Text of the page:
Wednesday, September 30, 2009

Legacy and the Olympics

As I begin to write this there are two days until the International Olympic Committee makes its choice for the host city of the 2016 Summer Olympic Games. For the first time in my life I live in a city that is in contention to host the Games and like most people in this town, I am filled with excitement, and not a little ambivalence.

Putting myself on the line I'll go on record right now and say that Madrid is not going to be the one as the 2012 Olympics will be in London and the I.O.C. is loathe to have consecutive Games on the same continent. The same will probably be the problem for Tokyo as the 2008 games were in Beijing and the I.O.C. likes to spread the wealth around, at least among four continents so far. My money, if I had any right now, would be on Rio as the Games have never taken place in South America. And what Games they would be! But Rio has its problems too so it looks like Chicago and Rio are running neck and neck. We'll know in less than 48 hours.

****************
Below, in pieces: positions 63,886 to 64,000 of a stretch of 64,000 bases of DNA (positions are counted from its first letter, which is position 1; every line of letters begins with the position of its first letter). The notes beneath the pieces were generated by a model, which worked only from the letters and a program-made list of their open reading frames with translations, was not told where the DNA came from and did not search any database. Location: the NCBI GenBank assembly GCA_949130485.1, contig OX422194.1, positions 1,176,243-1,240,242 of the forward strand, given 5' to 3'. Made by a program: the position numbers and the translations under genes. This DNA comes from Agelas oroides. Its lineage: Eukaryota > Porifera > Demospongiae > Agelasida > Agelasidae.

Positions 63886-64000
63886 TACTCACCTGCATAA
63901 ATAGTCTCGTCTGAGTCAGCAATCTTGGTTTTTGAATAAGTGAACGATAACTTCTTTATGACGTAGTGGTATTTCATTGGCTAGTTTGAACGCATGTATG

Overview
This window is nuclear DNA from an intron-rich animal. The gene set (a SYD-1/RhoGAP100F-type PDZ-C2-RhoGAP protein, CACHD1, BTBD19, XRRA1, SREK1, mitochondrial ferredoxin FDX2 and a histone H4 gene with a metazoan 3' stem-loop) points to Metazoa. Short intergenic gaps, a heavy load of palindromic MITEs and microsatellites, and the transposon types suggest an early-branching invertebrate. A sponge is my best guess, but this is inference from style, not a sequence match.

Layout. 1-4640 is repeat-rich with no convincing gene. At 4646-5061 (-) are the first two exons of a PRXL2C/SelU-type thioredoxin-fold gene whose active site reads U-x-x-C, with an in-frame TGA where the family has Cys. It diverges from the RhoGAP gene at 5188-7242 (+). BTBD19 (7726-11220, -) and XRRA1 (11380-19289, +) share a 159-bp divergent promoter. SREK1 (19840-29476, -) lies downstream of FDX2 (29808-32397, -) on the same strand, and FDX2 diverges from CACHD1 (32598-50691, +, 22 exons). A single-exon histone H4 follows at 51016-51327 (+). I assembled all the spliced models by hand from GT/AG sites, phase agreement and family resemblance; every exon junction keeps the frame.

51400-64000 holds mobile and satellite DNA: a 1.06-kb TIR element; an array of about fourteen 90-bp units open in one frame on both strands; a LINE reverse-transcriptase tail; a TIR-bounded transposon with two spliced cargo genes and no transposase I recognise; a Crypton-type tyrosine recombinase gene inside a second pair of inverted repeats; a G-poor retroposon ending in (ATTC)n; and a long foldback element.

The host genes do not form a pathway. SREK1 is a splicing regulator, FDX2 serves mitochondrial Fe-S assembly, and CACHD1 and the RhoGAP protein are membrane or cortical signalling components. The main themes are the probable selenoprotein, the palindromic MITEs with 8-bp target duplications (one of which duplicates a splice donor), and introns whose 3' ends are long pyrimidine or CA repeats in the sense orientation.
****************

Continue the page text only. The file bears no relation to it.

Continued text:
I'm sure there are detractors in every city that tries to get the Olympics and Chicago certainly is no exception. The criticisms run from the mundane, (it would tie up traffic for two weeks), to doubts about whether we can really pull it off and at what cost.

I stated my support a few months ago on this blog for the effort to bring the Olympics to Chicago and I stand by that. There are good reasons not to bring the Games here, most notably the vast expense and the possible loss or alteration of significant buildings and parks. I believe however that there are simply more good reasons in favor. In the long run, and it may in fact be the VERY long run, the benefits will simply outweigh the costs.

Many of the criticisms center around Mayor Richard M. Daley. While the mayor enjoys success at the polls that no one, not even his father had, he has become the symbol for all that is wrong with city government. Admittedly Daley has exercised heavy handed authoritarian rule over the city, the most outrageous example being the destruction of Meigs Field by sending bulldozers to tear up the runway in the middle of the night. Ultimately however the mayor proved to be right on that issue, the city benefits far more by having park land along the lakefront than an airport used primarily by private planes. Charges of corruption coming out of the mayor's office (but not the mayor himself), and other misguided adventures, most recently the bungled out-sourcing of city controlled revenue sources like the Skyway and parking meters have certainly tarnished the mayor's administration.